• Purple Pond
    193
    Suppose on some alien planet there lives a fairly complex sentient humanoid society where feelings such as pain and pleasure never evolved. For example, if the humanoid put her hand in the fire she wouldn't feel the least bit discomfort that ordinary human being would feel. The only reason why they don't put their hand in the fire is because they are programmed not to by evolution as a means of self preservation. Likewise, the only reason why they eat is also because they are programmed to by evolution. They feel no pleasure in such things as eating, drinking, sex, etc. No pleasure at all, no happiness, no bliss, no euphoria, no sadness, no pain, no discomfort, etc.

    My question is, in such a world (if it is possible), what would be the role of ethics? Would it be, for example, morally permissible for an alien humanoid to kill another alien humanoid? If humans visited their planet would it be moral to enslave them (even when they resist)?

    The point of of this thought experiment is to determine whether or not positive and negative feelings such as pain and pleasure are essential in our conception of morality.
  • Kitty
    34
    whether or not positive and negative feelings such as pain and pleasure are essential in our conception of morality.Purple Pond

    Bold is mine editing.

    Depends. Not for moral realists for example. Moral anti-realists, perhaps.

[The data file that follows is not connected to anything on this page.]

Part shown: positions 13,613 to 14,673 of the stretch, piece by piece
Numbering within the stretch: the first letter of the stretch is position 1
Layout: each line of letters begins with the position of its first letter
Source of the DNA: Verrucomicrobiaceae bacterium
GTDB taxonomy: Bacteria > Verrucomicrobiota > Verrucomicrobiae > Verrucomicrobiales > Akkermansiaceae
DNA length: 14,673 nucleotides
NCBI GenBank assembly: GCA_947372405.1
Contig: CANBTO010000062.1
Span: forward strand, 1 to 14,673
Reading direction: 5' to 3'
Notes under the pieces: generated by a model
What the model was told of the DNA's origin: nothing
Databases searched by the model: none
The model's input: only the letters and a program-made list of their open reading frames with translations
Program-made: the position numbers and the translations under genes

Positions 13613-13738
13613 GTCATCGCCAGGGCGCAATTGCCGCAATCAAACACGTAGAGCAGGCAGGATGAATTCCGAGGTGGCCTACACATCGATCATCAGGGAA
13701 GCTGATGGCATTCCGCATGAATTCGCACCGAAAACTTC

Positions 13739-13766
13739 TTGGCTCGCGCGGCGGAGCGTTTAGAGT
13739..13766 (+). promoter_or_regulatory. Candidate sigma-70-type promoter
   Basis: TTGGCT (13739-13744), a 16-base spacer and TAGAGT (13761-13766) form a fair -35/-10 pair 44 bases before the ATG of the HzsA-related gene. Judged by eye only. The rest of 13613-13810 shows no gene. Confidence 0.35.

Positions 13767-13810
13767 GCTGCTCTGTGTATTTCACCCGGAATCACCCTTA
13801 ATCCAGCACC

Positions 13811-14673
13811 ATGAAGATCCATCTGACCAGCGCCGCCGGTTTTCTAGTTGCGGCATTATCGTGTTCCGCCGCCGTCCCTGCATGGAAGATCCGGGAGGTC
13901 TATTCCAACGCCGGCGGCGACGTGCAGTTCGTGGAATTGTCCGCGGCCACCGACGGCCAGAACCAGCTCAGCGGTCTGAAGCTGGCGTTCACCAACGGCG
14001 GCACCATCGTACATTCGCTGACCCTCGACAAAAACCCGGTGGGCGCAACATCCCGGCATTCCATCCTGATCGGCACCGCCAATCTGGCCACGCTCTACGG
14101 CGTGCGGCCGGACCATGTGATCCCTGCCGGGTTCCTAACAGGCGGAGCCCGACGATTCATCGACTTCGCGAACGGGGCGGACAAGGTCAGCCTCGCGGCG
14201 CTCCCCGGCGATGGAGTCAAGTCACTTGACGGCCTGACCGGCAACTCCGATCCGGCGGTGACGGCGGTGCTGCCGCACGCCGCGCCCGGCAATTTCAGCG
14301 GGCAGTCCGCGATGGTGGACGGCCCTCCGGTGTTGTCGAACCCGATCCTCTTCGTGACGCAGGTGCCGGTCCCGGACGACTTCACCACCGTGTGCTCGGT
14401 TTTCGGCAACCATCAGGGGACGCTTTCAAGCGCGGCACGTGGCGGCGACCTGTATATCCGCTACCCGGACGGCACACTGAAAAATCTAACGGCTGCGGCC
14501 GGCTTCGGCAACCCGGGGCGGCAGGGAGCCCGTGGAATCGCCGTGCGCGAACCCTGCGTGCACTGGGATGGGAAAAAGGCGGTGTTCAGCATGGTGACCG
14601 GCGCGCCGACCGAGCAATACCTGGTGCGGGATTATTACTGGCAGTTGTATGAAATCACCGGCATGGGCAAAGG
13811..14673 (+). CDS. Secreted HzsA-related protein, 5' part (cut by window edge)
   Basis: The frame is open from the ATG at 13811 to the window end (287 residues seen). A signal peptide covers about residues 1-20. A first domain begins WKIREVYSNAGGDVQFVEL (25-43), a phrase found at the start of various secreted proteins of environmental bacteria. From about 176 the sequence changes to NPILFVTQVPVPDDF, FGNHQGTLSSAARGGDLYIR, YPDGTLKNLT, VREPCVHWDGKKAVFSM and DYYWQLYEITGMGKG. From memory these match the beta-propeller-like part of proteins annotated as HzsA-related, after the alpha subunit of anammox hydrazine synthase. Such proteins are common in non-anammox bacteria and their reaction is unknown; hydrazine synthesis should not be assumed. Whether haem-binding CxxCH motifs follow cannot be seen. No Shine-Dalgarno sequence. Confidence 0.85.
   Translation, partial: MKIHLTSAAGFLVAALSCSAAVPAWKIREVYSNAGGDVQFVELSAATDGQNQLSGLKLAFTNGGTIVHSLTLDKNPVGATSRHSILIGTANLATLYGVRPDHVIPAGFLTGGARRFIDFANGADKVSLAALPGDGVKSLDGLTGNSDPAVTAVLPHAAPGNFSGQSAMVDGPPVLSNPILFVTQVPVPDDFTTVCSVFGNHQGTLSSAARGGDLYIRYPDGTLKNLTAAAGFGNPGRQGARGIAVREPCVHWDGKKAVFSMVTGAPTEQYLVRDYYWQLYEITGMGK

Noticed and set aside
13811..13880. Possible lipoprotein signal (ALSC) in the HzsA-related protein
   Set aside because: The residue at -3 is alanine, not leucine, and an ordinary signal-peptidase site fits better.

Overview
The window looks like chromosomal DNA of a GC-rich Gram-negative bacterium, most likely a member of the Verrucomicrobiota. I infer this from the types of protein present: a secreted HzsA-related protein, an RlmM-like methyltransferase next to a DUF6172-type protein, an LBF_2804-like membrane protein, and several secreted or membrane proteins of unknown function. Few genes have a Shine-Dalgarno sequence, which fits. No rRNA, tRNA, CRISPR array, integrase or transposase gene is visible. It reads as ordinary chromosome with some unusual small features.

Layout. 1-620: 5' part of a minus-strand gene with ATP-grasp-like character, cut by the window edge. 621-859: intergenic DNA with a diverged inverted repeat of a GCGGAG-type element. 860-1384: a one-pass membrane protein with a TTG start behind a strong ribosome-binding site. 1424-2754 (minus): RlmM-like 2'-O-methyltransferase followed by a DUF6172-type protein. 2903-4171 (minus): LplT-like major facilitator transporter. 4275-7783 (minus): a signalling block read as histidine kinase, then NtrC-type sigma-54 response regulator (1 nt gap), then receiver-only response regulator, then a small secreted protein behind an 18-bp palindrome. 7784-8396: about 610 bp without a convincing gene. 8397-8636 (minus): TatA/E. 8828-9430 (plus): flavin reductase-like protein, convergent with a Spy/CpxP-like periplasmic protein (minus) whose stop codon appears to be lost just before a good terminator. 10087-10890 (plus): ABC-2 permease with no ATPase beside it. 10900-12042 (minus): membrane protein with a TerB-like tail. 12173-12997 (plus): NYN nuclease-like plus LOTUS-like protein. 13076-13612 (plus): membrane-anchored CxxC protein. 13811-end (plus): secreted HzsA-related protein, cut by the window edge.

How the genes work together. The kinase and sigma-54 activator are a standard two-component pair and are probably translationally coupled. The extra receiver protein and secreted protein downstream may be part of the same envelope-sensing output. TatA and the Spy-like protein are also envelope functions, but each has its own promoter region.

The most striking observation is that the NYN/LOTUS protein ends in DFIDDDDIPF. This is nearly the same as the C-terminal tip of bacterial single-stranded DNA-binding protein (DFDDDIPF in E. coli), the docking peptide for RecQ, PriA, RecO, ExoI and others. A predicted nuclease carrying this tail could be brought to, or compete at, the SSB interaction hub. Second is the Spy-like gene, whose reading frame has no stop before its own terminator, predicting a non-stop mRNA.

I think that the entire debate of ethics depends on the ontological status of moral features, hence this discussion is rather metaethical.
  • T Clark
    3k
    The only reason why they don't put their hand in the fire is because they are programmed not to by evolution as a means of self preservation.Purple Pond

    To oversimplify, the only reason we don't put our hands in the fire is because we are programmed not to by evolution as a means of self preservation. The mechanism established by evolution is what we call pain. Given that, I don't see why the aliens wouldn't evolve or develop mechanisms analogous to what we call ethics and morality.

    As to what our attitude towards these aliens should be - why wouldn't the Golden Rule apply to them as much as it does for us. History is full of examples of civilized people claiming that savages don't feel pain the same way we do as an excuse for brutal behavior.
  • bloodninja
    221
    I think feeling is essential to morality. Surely this is what keeps morality from devolving into a blind conformity, no? I would say your aliens are conformists, not moralists. They have no morality.
  • Bitter Crank
    5.8k
    Morality without an emotional commitment is not worth thinking about.